Someone to watch over me

ADT's QuietCare monitors senior behavior with patented software
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Sunday, May 1, 2005

BOCA RATON, Fla.--ADT Security added another service to its repertoire in March as it rolled out its QuietCare service to target the growing senior segment in the consumer market.
The service--a monitoring system that tracks the movement of a senior in a living environment and detects abnormal behavior via patented proprietary software--was offered to hospital, hospices, assisted living facilities and independent living facilities for more than one year. And according to Scott Gurley, group director with ADT, the first roll out of the product was positive in institutional settings.
"Now we are just taking it to the consumer market," Gurley said. "We have had some good successes in the beginning and are anticipating a rosy future."
Part of the reason ADT, the exclusive licensed provider of the service, is banking on a successful roll out is because it has tapped into a unique niche in the market with an age demographic--the geriatric generation--that is the fastest growing segment of the United States population.
"It's truly a revolutionary product," Gurley said. "There is a big movement to keep people in their homes longer on several fronts. This is a part of this effort."
The service requires ADT to install five motion detectors inside a residence in areas that can easily detect a daily behavior pattern, such as a bedroom door, a medicine cabinet and a bathroom,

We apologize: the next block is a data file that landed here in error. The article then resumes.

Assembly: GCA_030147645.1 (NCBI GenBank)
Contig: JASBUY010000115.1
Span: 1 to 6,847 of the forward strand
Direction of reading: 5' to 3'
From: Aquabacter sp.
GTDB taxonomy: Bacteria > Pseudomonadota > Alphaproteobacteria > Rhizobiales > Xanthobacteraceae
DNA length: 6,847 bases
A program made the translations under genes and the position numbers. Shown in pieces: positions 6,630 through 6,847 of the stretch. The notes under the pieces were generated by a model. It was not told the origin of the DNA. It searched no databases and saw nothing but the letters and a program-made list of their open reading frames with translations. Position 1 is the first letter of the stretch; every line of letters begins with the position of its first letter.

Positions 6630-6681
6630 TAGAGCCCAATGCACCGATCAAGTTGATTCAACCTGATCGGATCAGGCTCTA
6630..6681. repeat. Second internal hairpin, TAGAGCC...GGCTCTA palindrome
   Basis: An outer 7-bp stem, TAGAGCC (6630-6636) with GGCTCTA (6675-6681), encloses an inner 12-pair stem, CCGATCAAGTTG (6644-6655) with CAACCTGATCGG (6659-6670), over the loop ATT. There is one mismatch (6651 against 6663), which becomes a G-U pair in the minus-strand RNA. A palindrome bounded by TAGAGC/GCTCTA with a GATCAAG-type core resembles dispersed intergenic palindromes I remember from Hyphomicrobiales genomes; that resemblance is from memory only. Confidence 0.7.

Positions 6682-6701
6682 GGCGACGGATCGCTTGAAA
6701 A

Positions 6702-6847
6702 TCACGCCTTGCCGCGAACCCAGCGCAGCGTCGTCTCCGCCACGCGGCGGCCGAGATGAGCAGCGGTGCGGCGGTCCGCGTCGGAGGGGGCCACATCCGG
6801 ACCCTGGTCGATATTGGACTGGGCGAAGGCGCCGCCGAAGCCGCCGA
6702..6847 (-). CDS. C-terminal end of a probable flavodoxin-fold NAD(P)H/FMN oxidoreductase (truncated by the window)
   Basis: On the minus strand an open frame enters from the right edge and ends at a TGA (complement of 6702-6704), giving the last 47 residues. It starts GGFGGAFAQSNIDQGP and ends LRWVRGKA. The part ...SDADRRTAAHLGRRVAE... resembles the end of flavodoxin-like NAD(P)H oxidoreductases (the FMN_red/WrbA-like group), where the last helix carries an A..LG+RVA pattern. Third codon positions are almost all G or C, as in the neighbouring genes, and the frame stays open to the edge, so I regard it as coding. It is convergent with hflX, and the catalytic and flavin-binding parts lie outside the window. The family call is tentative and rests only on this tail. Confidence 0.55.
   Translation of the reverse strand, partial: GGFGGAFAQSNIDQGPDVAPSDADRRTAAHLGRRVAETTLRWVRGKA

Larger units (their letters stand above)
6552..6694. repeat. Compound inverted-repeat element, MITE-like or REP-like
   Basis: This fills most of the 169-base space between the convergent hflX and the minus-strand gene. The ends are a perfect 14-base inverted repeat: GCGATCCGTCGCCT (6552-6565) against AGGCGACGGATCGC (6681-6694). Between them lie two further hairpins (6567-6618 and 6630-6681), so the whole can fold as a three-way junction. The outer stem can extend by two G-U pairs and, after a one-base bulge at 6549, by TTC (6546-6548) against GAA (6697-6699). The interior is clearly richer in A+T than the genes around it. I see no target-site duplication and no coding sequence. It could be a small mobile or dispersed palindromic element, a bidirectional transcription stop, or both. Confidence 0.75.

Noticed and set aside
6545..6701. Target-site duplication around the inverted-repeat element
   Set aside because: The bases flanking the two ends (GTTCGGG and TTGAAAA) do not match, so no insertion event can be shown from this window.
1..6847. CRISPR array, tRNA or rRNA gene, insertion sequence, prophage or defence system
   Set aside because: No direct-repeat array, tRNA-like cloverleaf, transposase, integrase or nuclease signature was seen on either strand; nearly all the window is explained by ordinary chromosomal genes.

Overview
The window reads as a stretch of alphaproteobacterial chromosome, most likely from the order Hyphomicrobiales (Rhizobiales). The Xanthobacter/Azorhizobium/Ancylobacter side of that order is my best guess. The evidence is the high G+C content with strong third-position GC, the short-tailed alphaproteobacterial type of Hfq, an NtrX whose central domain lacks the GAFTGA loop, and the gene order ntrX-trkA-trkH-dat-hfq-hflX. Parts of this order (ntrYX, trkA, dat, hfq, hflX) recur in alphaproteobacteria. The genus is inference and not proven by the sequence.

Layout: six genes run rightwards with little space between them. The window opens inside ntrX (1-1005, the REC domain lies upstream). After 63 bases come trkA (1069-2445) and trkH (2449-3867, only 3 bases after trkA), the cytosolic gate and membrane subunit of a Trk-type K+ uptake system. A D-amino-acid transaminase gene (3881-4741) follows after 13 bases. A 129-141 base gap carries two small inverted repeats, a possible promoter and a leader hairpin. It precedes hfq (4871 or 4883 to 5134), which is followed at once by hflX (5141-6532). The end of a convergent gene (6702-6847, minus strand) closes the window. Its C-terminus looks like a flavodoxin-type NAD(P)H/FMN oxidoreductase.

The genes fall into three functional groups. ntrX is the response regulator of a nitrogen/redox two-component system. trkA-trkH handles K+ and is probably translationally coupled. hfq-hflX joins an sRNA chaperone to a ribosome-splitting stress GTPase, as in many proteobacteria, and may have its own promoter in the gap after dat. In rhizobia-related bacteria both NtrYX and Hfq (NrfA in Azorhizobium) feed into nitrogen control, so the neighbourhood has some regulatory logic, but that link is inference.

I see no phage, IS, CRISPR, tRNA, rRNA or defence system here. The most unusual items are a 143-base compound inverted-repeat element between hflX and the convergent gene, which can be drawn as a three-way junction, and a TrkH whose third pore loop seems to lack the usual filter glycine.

"We don't ask that seniors do anything different than they normally do," Gurley said. "We measure the activities of daily living."
If the system notices activities have changed within the home, such as an individual not getting out of bed at a normal time, an alert is sent to caregivers via an e-mail, text message or phone call, and also notifies the ADT monitoring station. If a caregiver does not respond to an alert and ADT cannot get in touch with the resident, ADT will dispatch emergency medical services. Caregivers also have the option of checking the status of a residence via a password protected web site.
Installation and activation for the service costs $199 and ADT charges a $79.95 monthly monitoring fee. The QuietCare Plus service, which adds emergency pendants, costs $299 for activation and $89.95 for monitoring. But, according to Gurley, that cost pales in comparison to the costs associated with a full-time caregiver.
"A visiting nurse or a home care employee is a minimum of $18 per hour," Gurley said. "And assisted living facilities start at $159 per day."
Gurley said all operators who monitor the service are specially trained, as are the branch sales representatives marketing it. ADT authorized dealers will also be able to offer the service this month.
"Dealers will have to go through their own specific certification and before they can offer the product," Gurley said.
The company's target market is 45- to 65-year-old caregivers. Gurley said full-time caregivers spend an average of 18 hours per week looking after a family member on top of regular job, personal and family responsibilities.
"It is designed to add peace of mind," Gurley said. "We are not trying to replace the caregiver, but when they wake up in the morning and can access a web site to see that everything is okay with their parent, the feeling is indescribable."